In a wide-ranging speech at the Human Rights First Summit last week, Sen. Patrick Leahy (D-VT) spoke out against indefinite detention, mass incarceration, the landmine treaty, torture, and drones.
“As we all know, the history of the United States has been one of groundbreaking human rights leadership, and tragic failures,” he said. “Certainly the Bill of Rights was a monumental achievement that inspired the Universal Declaration and the freedoms enshrined in the constitutions of many other nations.”
But the United States has often fallen short of its ideals, Leahy added, citing “the internment of Japanese citizens during World War II… the segregation laws upheld by our own Supreme Court, or the fact we’ve been unable to close Guantanamo or to end mass incarceration.”
The Vermont senator said he authored legislation in 1997 that prohibited the United States from providing training and equipment to foreign nations that kill innocent civilians and commit atrocities. That law, he claimed, was not being enforced.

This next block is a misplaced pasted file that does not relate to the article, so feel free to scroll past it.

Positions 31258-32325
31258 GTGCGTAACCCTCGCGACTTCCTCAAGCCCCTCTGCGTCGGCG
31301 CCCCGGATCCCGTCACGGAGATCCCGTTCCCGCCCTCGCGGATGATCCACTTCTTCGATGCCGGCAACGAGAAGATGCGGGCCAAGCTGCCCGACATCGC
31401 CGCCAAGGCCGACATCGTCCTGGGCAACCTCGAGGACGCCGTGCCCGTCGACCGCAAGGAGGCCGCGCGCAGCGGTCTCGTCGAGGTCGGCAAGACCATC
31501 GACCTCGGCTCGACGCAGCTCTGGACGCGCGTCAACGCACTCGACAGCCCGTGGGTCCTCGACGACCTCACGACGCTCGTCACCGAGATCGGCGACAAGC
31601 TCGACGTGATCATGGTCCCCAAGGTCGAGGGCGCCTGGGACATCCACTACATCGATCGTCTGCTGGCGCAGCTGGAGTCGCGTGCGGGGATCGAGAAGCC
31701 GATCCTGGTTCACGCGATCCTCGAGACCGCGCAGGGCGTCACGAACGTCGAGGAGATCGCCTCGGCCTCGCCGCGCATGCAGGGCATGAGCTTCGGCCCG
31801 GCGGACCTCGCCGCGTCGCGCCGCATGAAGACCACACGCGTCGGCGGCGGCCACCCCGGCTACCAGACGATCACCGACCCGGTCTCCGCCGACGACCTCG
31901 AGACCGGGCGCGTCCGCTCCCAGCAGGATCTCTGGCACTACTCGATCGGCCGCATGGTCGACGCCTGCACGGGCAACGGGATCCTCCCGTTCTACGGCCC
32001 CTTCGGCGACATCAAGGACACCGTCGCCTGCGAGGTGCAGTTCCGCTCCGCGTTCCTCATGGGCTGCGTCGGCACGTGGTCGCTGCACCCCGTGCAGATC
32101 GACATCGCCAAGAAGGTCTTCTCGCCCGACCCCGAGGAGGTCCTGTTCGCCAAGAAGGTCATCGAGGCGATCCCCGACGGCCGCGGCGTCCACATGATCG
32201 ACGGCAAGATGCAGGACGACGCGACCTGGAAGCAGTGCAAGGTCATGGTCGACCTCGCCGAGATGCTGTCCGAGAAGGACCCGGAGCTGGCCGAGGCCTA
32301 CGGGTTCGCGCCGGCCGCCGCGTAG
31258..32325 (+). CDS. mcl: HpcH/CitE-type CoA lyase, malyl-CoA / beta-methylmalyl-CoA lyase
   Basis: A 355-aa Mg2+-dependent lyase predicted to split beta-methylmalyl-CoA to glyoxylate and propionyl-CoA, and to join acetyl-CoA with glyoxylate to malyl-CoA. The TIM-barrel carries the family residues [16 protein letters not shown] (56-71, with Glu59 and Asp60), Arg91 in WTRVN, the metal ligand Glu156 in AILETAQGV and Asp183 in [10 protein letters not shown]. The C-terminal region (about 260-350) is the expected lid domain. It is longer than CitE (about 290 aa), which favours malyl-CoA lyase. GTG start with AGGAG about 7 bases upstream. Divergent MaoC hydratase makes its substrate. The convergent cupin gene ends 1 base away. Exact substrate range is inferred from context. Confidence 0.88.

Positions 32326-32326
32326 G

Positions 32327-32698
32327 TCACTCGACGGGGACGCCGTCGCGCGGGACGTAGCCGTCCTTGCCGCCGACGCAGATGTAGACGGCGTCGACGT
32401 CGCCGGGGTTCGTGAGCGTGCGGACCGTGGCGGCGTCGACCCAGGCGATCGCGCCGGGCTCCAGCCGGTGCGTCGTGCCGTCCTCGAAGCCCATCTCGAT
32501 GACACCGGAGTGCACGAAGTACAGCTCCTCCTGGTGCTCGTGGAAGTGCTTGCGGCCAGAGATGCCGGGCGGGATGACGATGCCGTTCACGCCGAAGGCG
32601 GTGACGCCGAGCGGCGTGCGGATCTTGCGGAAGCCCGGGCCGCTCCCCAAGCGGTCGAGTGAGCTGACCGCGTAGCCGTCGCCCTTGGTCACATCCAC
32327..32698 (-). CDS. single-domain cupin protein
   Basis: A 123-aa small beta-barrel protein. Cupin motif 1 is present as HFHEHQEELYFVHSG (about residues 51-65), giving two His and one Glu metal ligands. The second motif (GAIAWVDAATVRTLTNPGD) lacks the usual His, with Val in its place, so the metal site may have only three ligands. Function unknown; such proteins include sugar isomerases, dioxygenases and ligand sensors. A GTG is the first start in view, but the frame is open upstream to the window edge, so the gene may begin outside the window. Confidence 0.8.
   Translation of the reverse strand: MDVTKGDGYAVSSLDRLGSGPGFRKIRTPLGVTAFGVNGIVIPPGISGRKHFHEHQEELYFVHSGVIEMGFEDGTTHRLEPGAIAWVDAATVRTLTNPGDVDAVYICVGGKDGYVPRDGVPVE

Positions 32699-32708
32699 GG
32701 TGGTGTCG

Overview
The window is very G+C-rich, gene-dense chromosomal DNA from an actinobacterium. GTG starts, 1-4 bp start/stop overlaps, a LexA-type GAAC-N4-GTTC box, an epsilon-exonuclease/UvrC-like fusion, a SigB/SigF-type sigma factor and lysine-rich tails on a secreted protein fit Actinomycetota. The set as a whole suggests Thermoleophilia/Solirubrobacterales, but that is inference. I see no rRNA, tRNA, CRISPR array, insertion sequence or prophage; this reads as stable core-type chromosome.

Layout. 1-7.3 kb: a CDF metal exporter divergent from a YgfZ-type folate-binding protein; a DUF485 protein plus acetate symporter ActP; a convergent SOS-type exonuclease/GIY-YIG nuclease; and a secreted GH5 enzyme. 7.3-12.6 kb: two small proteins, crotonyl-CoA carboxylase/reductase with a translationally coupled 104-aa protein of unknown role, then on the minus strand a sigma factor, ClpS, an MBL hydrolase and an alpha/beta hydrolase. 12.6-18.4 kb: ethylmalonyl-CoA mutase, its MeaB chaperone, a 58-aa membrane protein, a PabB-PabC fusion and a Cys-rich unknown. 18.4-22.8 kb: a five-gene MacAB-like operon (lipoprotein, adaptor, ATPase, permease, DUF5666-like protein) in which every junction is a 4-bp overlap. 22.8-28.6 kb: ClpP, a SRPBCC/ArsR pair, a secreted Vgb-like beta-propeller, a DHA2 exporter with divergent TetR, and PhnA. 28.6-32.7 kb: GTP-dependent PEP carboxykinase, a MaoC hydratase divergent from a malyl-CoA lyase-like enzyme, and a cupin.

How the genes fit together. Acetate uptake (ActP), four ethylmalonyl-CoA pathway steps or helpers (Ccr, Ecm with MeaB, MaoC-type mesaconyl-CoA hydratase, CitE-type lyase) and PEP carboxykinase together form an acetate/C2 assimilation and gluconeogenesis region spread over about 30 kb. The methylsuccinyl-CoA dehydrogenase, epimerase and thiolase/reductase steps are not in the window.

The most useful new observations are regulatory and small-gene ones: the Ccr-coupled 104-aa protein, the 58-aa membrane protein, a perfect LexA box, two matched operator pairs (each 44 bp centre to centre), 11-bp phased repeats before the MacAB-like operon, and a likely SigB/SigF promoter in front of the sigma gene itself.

Leahy also railed against the “ill-conceived” detention and interrogation policies adopted after the Sept. 11 terrorist attacks.
“Before 9/11, I doubt any of us could have imagined that torture, which Members of Congress of both parties condemn when used by repressive governments, would be defended by top U.S. officials as a legitimate practice in the 21st Century. We must never again allow torture by our country to be cloaked in euphemisms like ‘enhanced interrogation techniques,’ or justified by twisted and flawed legal analyses that run counter to our core morals and values.”
He said there was no justification for indefinitely detaining terrorism suspects in Guantanamo Bay.
“Countries that respect the rule of law and human rights do not lock away prisoners indefinitely without charge or trial.”
Leahy said the use of drones had killed civilians and also lacked transparency. He questioned whether drone strikes complied with international law.
“The United States for years conducted lethal operations using drones in Pakistan, Afghanistan, and Yemen, some of which have killed or wounded innocent civilians and inflamed the population.”
Watch video, uploaded to YouTube, below: